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Monthly Archives: August 2015
Veronika Schaeffler discusses the importance for research and development of monitoring and evaluation of e-resources for library consortia and reflects on a recent workshop in Sri Lanka Through my work at INASP I have learned that a wider availability of digital material constitutes a huge step forward in enabling the work of researchers, lecturers and decision makers in developing countries. Libraries that INASP work with in Asia, Africa and Latin America have access to up to 50,000 online journals and 20,000 e-books through our access and availability programme. They also have over 45,000 titles via Research4Life and other schemes. But availability is not enough, as there are diverse challenges for researchers and other users to access the resources. Librarians must be responsible for offering easy access to publications, and they must have means to assess accessibility. Informed decision and policy making relies on access to knowledge and research, which starts … Continue reading
Quotes “We enjoyed the training-the-trainers workshop at Thai Nguyen University hosted by Ravi Murugesan from INASP. We like the ways the workshop was conducted. In a friendly workshop atmosphere, all participants cooperated and are eager to adapt what they have learned to their future workshop activities.” Khoa Mai Anh, co-facilitator, Training-the-trainer workshop, Vietnam ** “Our VakaYiko annual meeting in Accra last week was a great opportunity to strengthen our relationship as a Consortium and discuss our work going into the third and final year of the programme. We shared our learning and reflections from our work on evidence informed policymaking in three countries, as well as visited our partners at the Civil Service Training Centre.” Emily Hayter, Programme Manager, Evidence Informed Policy Making Updates Last week Ravi and Annelise were in Vietnam doing an AuthorAID train-the-trainers workshop in Thai Nguyen. See the hashtag #inaspVN for more information. From 10th to 11th August managers of the … Continue reading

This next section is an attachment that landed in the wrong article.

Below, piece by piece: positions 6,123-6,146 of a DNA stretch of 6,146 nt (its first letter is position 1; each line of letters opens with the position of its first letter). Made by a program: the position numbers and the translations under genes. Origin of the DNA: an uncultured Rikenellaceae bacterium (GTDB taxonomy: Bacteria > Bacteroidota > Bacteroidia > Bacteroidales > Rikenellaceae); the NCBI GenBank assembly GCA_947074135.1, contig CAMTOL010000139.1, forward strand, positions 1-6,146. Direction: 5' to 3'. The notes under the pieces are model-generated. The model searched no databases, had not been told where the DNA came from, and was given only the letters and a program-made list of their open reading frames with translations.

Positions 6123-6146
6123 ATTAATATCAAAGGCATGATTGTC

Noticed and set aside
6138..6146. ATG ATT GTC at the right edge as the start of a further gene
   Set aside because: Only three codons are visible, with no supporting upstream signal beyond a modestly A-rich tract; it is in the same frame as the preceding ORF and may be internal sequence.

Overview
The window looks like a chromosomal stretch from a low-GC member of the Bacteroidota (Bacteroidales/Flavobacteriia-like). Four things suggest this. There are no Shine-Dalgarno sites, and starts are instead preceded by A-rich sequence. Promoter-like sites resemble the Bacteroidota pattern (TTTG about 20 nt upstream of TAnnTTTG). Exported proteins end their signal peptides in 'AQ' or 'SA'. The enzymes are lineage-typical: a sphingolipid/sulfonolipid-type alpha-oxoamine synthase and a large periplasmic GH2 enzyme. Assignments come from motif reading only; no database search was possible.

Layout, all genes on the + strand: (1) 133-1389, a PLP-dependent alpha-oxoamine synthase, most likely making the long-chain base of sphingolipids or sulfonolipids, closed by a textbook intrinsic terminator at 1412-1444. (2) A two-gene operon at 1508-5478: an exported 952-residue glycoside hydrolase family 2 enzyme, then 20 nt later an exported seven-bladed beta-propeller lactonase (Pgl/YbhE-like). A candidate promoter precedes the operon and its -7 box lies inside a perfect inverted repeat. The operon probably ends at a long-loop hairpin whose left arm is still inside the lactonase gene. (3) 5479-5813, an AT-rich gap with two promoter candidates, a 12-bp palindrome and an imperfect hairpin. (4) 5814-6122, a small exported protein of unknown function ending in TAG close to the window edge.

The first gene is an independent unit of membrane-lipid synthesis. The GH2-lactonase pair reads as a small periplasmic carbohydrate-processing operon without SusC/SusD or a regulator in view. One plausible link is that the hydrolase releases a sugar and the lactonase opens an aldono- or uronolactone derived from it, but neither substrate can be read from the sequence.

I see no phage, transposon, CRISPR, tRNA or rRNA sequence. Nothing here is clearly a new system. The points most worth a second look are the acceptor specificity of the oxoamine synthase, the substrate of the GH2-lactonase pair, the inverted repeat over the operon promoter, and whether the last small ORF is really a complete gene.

Abdullah Shams Bin Tariq from Bangladesh urges publishers to take advice from organizations such as INASP in understanding country context and to follow #inaspPrinciples When INASP wrote its Principles of Responsible Engagement for publishers working with developing countries, as the first principle, it urged publishers to make an effort to understand country contexts. Publishers generally have a price-list and licence that applies across all or most developed countries. It is therefore perhaps natural for them to ask: Why should one insist on considering individual country contexts for developing countries? And, if it is to be considered – how can it be done with so many countries? In developed countries, standards exist and institutions have the ability to conform. The libraries will have a budget and may or may not purchase, depending on competing needs and available budget. On the other hand, in developing countries, apart from a handful of institutions … Continue reading
Jon Harle reports on the recent library consortia meeting in Addis Ababa about building strong foundations for research to deliver African Union’s ‘Agenda 2063’ Last week’s workshop in Ethiopia wasn’t about libraries. It was about taking a vision of research and higher education – a vision of enabling development, tackling critical problems, improving the delivery of basic and much-needed services, preparing Africa for a changing world – and pulling that down to the detail of skills, of organizational processes and structures, of defining and addressing priorities through the incremental, day-to-day steps through which capacity is developed, services improved and progress made. One of my frustrations after the Senegal African Higher Education Summit in March was that we weren’t discussing the ‘how’ – and realising these ambitions for research and higher education will depend on taking high-level goals and translating them to real and sustained improvements in myriad areas, so that … Continue reading
INASP’s Emily Marlow recently spent a week in Sri Lanka working with the country’s National Science Foundation to improve its communications strategy for Sri Lanka Journals Online (SLJOL), the INASP-established platform for Sri Lankan research. She reflects on her trip’s goals and successes. As a communications specialist, the objective of my visit to Sri Lanka was to work with the National Science Foundation (NSF) to look at key ways to publicise SLJOL both within Sri Lanka and internationally, and to support the development of a strategic communications plan with a focus on the platform. Since its beginning in 2008, SLJOL has grown substantially and now has 60 journals and up to 18,000 views per month. The site was originally managed by INASP but a phased handover to NSF began in 2013 and is due to be completed by the end of 2015. As part of this handover, SLJOL is now … Continue reading